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Nobles Ostertag

The name Ostertag first appeared over 1000 years ago. The first occurrences go back to noble branches which first bore this name as an epithet and then probably took it over as a surname.

The noble branches are already mentioned in the famous Siebmacher's book of coats of arms of 1667. A plate in this book shows six ancient coats of arms of the Ostertag family which are:

1.: Uraltes Ostertag-Wappen 2.: Genant Ostertag v. Winstein 3.: von Ramstein
4.: Ostertag abgekommen in Burgerstand 5.: Ostertag renovirt zugenant v. Osterau 6.: des heil. röm. Reichsritter v. Osterau

the six coats of arms in Siebmacher's book

There is the following headline: Die gesamte auss dem Haus Ostertag, welches wie es anfangs in Win- und Ramstein zertheilet, so hernach schir gar versunken war, widererstandene Famili v. Osterau. That roughly means: The whole House Ostertag which was divided into Winstein and Ramstein in the beginning, then it nearly disappeared and rose again to the family von Osterau

The order of the arms corresponds to the order the arms were conferred. So the most original of them is the „Uraltes Ostertag-Wappen“ which means „ancient Ostertag arms“. We don't know anything about the bearer of this arms, probably it was the person who was first given the epithet Ostertag, perhaps the way it happened in one of the legends

According to the headline, the House Ostertag was then divided into Winstein and Ramstein. The arms of Win- and Ramstein are similar, there could have been brothers once who founded two new branches. There is some information about these two branches.
The castle of Old-Winstein, residence of the Ostertag von Winstein, was built in 1212. The first known bearer of the name is a Heinrich Ostertag von Winstein. The castle was inhabited and owned partly by members of other noble families, and 1332 one of those, was guilty of being a highwayman. Because of that, the castle was besieged and finally taken and destroyed after ten weeks. The highwayman was caught and drowned, but the von Winstein living in the castle at this time managed to escape and were received friendly by other noble families.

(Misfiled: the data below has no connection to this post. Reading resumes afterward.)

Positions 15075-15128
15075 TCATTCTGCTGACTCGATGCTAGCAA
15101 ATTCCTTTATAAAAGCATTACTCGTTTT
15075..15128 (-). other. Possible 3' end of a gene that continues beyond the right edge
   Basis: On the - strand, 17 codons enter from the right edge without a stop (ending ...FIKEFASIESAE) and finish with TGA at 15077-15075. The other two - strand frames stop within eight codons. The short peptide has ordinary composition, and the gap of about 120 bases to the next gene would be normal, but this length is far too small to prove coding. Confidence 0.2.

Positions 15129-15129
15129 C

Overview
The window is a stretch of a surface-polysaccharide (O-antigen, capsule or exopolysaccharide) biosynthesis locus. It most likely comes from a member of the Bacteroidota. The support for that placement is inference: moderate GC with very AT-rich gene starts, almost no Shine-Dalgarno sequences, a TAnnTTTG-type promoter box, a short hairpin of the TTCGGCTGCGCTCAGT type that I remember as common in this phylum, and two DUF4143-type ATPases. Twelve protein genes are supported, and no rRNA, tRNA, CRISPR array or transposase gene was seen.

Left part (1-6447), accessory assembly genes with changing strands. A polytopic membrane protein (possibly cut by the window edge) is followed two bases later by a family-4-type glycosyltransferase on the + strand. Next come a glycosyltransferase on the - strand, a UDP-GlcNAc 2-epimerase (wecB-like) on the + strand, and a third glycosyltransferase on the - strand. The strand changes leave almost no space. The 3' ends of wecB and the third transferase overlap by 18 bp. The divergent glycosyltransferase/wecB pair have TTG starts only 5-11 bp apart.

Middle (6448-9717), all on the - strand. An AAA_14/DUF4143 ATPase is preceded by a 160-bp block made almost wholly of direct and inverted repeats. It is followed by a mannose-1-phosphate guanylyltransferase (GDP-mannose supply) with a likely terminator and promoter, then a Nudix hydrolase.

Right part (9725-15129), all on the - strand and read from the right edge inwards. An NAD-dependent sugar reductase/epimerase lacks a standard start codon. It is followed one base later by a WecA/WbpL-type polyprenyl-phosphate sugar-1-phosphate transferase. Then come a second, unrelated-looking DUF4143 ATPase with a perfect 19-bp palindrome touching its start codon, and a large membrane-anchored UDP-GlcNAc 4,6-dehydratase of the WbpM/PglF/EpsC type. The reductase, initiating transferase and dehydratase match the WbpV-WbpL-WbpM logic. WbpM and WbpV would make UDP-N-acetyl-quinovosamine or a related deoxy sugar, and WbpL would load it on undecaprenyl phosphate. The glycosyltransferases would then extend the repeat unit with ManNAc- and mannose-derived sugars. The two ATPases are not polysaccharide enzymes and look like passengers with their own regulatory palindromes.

1340 one of them returned. It was Wilhelm von Winstein, he had meanwhile gained a fortune by a marriage. He built a new castle, New-Winstein, near the ruin of Old-Winstein. Old-Winstein was also rebuilt shortly after that. Then, the Ostertag von Winstein were in blossom again. Johann Ostertag von Winstein who died in 1397, was the owner of Old- and New-Winstein. But this time was also very short. In the year 1470, the House of Winstein died out. There are no verified sources for the whole family tree, some things may only be assumptions.
family tree of the Ostertag von Winstein as excel file

About the House von Ramstein we know less. There are three main branches: the „Alsatian von Ramstein am Wasgaw“, the Swiss branch and the Swabian branch.
The eldest representative of the Swabian branch who could be proved is Sifrid von Ramstein in the year 1236. This branch had its home castle near Nördlingen. Until 1350, the brothers Conrad and Ludwig von Ramstein can be found in archives. In a document concerning the domain of Ramstein of 1379, the house of Ramstein isn't mentioned anymore.

39 years after the disappearing of this house, a „Hans der Ostertage“ appears in Nördlingen, which was near the castle of Ramstein. He is the progenitor of the Nördlinger Ostertags, which are meant by „Ostertag abgekommen in Burgerstand“ in Siebmacher's book. According to Siebmacher, they are related with the Ostertag von Win- and Ramstein, but this couldn't be proved until now. More about the Nördlingen branch can be found at civil branches

About the family von Osterau (with the arms 5 and 6) in Siebmacher's book of arms, we unfortunately don't know anything.

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